Fall 2014 Shamatha, Vipashyana, Dream Yoga, and the Experience of Pristine Awareness in the Great Perfection Tradition of Tibetan Buddhism

00 Welcome and Introduction to the retreat

B. Alan Wallace, 21 Aug 2014 Transcript available

Welcome to Thanyapura Fall 2014 retreat.

This session outlined what will be covered in the retreat. The teachings are based on two texts: Padmasambhavas Natural Liberation, and excerpts from Dudjom Lingpa’s Vajra Essence. The teachings focus on three of the six bardos (living, meditation and dreaming).

Alan describes himself as a dharma chef, serving up a juicy offering. Shamatha is the starting point.

There are 36 people on individual retreats at Thanyapura, but all crew members together - so be considerate to others. Now give up all attachment to this life and devote it to Dharma.

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01 Settling the Body, Speech and Mind in its Natural State

B. Alan Wallace, 22 Aug 2014 Transcript available

Alan starts off by giving a meditation on settling the body, speech and mind in its natural state. He then elaborates on practices of mindfulness of breathing which follows three steps in the Theravada tradition: Focussing on the whole body experience, being aware of the rise and fall of the abdomen and finally paying close attention to the sensations at the nostrils. Alan, however, presents a Dzogchen approach to mindfulness of breathing which does not follow these steps but proposes to let the awareness rest still. That way you do not explicitly focus on the sensations of the breath, but you are implicitly aware of them - just as in a lucid dream in which your eye movements as well as the rhythm of your “dream breath” correlate with the movements of your physical body. In such a state you are also simply implicitly aware of your physical body but you don’t explicitly focus on it. This then explains how one can transfer from the desire realm (in which you are focussed on your bodily sensations) to the form realm: by simply letting the body do its job without interfering in the natural flow of the breath (the body knows it better than you do anyways!) and letting your awareness hold its own ground.

Meditation starts at 01:18

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02 Mindfulness of Breathing

B. Alan Wallace, 22 Aug 2014 Transcript available

The meditation was Mindfulness of Breathing with a literal interpretation on the theme from the Pali canon “When breathing in long one knows that one breathes in long”. Alan starts by reading from Dudjom Lingpa’s Vajra Essence, the beginning passage of the first three bardos or transitional phases. Alan stresses that in order to get the most benefit out of these teachings, we should recognize who is presenting the teachings to us. It is important that we don’t reify the teachers, but see through the lineage of teachers that passed this down to us right to Samantabhadra, who stands for our own pristine awareness. According to the Vajra Essence, we are in the transitional phases as long as we are not liberated. The essential nature of the transitional phases is pristine awareness. But since we don’t realize this, pristine awareness cristalyzes into the ethically neutral state of substrate consciousness, which itself doesn’t wander in samsara, but becomes the ground from which a sentient being within the six realms arises. Dudjom Lingpa then lays out the sequence in which the coarse mind of a sentient being manifests out of substrate consciousness. The substrate itself is of the nature of unknowing, and therefore as long as the substrate consciousness is dissolved in the substrate, like a sword being hidden in its sheath, it is in a state of only implicit awareness. Then due to the germination of karmic seeds, the substrate consciousness gets catalyzed and it becomes explicit. Then from the substrate consciousness afflicted mentation (klishta manas) arises, which is the primary root of self-grasping, the raw sense of “me” being over here and “not me” being over there. Then out of this, subtle and coarse mentation (manas) arises, with the subtle mentation being still non-conceptual, a simple differentiation of this versus that, and the coarse mentation being fully conceptual, enabling us to make sense of the world. Finally, the coarse mind (citta) arises in response to appearances. Questions: Q1: In the metaphor of the sword and the sheath, what is the sheath referring to again? Q2: Why does the Vajra Essence state that the substrate consciousness is being free throughout the three times?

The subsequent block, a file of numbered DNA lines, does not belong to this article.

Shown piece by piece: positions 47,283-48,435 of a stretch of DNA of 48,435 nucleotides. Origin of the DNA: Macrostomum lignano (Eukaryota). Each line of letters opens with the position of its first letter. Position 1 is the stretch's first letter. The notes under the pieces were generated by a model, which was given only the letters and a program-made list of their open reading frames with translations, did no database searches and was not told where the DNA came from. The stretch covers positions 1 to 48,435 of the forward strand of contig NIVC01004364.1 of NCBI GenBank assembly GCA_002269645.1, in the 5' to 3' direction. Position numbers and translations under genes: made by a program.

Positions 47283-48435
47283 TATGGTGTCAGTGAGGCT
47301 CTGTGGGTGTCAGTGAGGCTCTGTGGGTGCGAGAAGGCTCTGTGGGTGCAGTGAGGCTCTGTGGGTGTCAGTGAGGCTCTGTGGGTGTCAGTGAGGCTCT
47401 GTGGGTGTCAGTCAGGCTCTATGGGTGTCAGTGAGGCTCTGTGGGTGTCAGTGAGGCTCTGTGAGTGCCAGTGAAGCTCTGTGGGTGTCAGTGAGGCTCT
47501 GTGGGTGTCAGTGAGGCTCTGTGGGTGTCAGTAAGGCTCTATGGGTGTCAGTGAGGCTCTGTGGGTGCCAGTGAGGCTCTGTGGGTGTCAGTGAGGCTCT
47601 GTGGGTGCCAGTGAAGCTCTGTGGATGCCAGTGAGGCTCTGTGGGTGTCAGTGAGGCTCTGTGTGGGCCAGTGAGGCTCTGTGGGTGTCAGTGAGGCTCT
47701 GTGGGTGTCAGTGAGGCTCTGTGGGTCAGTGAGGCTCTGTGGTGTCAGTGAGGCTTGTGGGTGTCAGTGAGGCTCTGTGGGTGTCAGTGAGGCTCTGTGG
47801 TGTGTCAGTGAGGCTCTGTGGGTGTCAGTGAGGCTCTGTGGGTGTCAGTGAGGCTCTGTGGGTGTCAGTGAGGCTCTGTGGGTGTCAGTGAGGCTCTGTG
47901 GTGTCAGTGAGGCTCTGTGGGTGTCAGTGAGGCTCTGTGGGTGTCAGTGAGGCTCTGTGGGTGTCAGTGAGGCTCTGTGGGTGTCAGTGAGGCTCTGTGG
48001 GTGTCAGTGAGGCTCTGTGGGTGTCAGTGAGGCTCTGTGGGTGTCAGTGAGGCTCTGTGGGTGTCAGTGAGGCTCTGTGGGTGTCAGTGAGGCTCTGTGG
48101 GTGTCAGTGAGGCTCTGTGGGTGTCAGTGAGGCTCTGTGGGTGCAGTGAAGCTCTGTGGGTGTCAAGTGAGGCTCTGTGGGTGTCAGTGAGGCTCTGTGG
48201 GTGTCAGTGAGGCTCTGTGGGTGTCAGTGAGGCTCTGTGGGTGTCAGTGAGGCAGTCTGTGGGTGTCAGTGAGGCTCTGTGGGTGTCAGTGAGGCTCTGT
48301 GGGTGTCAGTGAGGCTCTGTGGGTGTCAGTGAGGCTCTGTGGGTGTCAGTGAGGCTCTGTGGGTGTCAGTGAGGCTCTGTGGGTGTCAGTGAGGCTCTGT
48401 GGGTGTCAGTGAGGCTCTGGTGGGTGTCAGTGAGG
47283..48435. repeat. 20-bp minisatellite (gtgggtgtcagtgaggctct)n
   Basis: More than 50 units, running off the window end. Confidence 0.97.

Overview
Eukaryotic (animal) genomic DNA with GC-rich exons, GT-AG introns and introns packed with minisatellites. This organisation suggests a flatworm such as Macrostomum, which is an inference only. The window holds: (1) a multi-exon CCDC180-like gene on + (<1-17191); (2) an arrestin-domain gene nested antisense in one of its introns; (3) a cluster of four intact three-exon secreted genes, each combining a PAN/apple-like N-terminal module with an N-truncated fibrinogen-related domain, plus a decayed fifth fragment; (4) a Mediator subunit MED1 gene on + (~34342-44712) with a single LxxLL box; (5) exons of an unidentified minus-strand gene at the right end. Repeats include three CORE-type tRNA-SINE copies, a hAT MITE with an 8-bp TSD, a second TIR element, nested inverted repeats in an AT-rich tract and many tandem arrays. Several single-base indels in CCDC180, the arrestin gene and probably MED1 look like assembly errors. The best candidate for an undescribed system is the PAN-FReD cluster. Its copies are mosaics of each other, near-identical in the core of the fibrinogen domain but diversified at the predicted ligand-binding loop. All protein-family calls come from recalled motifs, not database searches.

Meditation starts at 08:02 min